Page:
Joon will be integrated back into Air France as part of the airline’s restructuring practices to cut down incurring losses caused by this venture. Not to mention, many of us knew the end of Joon was pretty near as there were rumors about the airline’s dissolvement back in November 2018, however the Air France management had not taken any decision and hence denied all reports by stating out that they were just mere rumors. Benjamin Smith, the newly-appointed CEO of Air France-KLM was definitely displeased with the operations of Joon and was not really in favour with continuing it and hence took the decision to re-absorb it back into mainline Air France. All of the crew operations will be integrated into Air France. The airline currently has a fleet of 17 aircraft based out of Paris – Charles de Gaulle Airport (CDG/LFPG) which consists of 7x Airbus A320-200s, 4x Airbus A321-200s for intra-Europe flights and 4x Airbus A340-300s for medium and long-haul flights to Cairo, Johannesburg and Mumbai and has 10x Airbus A350-900s in order. All of the aircrafts were transferred from mainline Air France and the average fleet age for all the aircrafts was 14.4 years.
Joon – How was it established?
Back in July 2017, SNPL (the Pilot Union of Air France) approved for the low-cost project called Boost (however the airline was to be branded as Joon) after almost three years of confrontation between the crew unions and the airline management. Back in that time the airline’s main goal was to reduce costs on European/Asian routes by which they could regain the competitiveness with the ME3 Airlines (Emirates, Qatar, Etihad) and also to provide an Air France esque like experience, but in cheaper price.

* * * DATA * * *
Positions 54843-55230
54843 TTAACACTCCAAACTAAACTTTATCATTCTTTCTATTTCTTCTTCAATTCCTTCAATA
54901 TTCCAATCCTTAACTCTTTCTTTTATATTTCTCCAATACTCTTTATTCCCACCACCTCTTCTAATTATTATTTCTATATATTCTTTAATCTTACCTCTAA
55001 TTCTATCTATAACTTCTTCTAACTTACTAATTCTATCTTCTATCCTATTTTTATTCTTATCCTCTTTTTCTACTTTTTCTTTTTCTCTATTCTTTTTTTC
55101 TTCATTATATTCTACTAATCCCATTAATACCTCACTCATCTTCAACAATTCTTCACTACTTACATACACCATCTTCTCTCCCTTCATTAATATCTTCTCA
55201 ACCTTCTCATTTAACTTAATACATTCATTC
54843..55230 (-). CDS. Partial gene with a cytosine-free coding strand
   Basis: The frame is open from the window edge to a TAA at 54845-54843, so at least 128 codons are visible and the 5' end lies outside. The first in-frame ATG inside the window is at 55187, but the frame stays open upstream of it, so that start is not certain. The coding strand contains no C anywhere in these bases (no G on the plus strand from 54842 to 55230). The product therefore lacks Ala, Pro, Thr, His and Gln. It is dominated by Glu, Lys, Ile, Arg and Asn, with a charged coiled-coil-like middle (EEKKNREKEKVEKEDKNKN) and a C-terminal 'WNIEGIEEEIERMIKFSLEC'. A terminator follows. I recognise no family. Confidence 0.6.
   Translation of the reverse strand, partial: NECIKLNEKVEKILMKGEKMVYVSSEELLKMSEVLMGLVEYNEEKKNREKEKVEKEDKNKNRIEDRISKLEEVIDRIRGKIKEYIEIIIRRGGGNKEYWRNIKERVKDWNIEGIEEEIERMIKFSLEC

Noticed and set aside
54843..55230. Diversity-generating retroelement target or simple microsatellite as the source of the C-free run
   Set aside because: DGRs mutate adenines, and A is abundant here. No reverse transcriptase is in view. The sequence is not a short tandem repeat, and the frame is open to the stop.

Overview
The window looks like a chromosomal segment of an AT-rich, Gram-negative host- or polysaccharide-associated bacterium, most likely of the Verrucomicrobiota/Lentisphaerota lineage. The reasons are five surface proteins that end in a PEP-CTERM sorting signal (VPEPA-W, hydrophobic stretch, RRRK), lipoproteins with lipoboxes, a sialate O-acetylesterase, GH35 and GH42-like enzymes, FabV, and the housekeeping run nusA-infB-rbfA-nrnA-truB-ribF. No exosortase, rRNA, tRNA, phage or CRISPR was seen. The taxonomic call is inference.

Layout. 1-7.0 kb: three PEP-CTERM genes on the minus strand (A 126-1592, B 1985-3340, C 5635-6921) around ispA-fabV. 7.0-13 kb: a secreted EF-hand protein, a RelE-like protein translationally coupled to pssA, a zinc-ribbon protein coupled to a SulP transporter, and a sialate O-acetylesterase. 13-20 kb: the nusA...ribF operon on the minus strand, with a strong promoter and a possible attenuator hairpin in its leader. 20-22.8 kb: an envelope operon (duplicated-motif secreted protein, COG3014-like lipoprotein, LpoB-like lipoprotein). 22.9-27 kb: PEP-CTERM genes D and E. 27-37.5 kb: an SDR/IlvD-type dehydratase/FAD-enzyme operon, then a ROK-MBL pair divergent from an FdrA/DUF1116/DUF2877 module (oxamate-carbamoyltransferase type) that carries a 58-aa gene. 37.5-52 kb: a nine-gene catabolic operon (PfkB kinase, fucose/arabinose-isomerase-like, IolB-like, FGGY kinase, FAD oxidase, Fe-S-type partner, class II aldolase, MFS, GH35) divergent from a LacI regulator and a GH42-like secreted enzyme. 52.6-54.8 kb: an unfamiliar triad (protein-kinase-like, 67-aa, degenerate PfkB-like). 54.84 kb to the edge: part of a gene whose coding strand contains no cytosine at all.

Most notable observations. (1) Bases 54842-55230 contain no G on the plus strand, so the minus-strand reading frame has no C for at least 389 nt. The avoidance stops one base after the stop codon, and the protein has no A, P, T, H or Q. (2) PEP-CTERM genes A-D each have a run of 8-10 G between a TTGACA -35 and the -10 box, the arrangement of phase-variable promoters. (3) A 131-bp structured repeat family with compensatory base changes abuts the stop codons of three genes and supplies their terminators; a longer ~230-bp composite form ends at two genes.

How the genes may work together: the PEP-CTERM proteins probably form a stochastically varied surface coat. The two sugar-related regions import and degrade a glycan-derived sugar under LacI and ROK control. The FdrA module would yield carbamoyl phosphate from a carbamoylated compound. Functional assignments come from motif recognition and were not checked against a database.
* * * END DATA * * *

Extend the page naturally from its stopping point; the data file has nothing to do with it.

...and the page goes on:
The word ‘Joon’ was derived from the french word ‘jeune’ which means young, hence the entire airline aimed at a young working clientele, the millennials (18 to 35 year-olds), whose lifestyles revolve around digital technology. This new brand had been entirely designed to meet their requirements and aspirations, with an authentic and connected offering that stands out in the world of air transport.
Joon took over low-yielding mainline Air France routes and operated under same Air France flight numbers. The cities where Joon was operating were Cairo, Berlin, Budapest, Mumbai (Bombay), Naples, Rome, Bergen, Oslo, Lisbon, Porto, Cape Town, Barcelona and Istanbul,
What went wrong with Joon?